Before the coronavirus crisis swept the world, many young people were expecting to go to university in September. But now, they might be wondering if it’s really a good idea. In this article we weigh up the pros and cons of going to university vs taking a gap year.
Going to university
Let’s start with why going to university this autumn is a good idea. A common reason to put off going to university is not receiving the right grades and wanting to retake. If this is the case, it is important to bear in mind that there will be a huge decrease in international students enrolling this year, leaving universities with lots of places to fill. This could mean that students will still be offered a place, even if they don’t quite meet the requirements. It will also mean that students will have a very good chance of getting a space through clearing. If students are ready to move on with their education, this is a good opportunity and they won’t have to spend another year re-studying A level content.
In mid-May Cambridge University was the first to announce their plans for the coming academic year. Teaching will consist of online classes for the whole of 2020/2021, with occasional face-to-face tutorials in small groups. Many other universities are following suit, while others are still yet to announce their strategies. If a student is motivated and thrives studying from home, then going to university this autumn shouldn’t be a problem. There are also benefits to students who can find their studies easily distracted by social events. It is possible this year will give the time to really focus on their new path and offer little distractions. Students could see themselves getting better grades than they’ve ever had before!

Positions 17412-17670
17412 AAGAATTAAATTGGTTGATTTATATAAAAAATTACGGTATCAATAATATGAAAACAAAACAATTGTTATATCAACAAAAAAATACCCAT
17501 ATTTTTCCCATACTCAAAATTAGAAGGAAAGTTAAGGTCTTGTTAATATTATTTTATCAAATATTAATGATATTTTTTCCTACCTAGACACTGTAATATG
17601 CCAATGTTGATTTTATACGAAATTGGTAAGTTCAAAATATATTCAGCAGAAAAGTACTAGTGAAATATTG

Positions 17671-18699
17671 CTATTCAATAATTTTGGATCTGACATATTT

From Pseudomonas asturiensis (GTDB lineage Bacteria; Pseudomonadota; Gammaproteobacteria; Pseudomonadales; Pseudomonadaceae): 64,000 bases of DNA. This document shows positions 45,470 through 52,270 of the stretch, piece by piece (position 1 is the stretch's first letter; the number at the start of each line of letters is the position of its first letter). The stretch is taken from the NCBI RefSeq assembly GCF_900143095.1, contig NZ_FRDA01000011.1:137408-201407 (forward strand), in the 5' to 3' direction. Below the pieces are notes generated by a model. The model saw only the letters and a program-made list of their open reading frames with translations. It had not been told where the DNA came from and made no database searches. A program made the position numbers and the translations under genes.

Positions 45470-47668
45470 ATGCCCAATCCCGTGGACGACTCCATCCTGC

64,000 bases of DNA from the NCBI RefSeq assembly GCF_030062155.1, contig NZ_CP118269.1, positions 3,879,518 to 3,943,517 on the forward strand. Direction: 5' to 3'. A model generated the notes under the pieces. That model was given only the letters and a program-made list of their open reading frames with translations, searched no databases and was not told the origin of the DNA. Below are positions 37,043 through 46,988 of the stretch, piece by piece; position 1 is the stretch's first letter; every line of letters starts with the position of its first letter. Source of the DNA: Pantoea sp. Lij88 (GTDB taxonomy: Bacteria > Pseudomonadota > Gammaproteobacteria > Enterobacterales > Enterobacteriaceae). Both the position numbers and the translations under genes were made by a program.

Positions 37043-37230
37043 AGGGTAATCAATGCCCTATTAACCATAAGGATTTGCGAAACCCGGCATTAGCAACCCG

Of course there are some downsides that need to be discussed. Firstly, students need to think very carefully about their wellbeing and if going away to live in a different city with strangers will take a toll on their mental and physical health. Even if not at risk directly, it is important that students are aware that in the coming months the coronavirus might peak again in the UK and regional lockdowns are a high possibility. This could prevent them from travelling home to see their family members over holidays, especially if anyone at home is at risk. The second major thing to think about, is finance. Universities have the right to charge full tuition fees, even if teaching is done virtually. Students need to consider whether being taught online for a year is worth the money.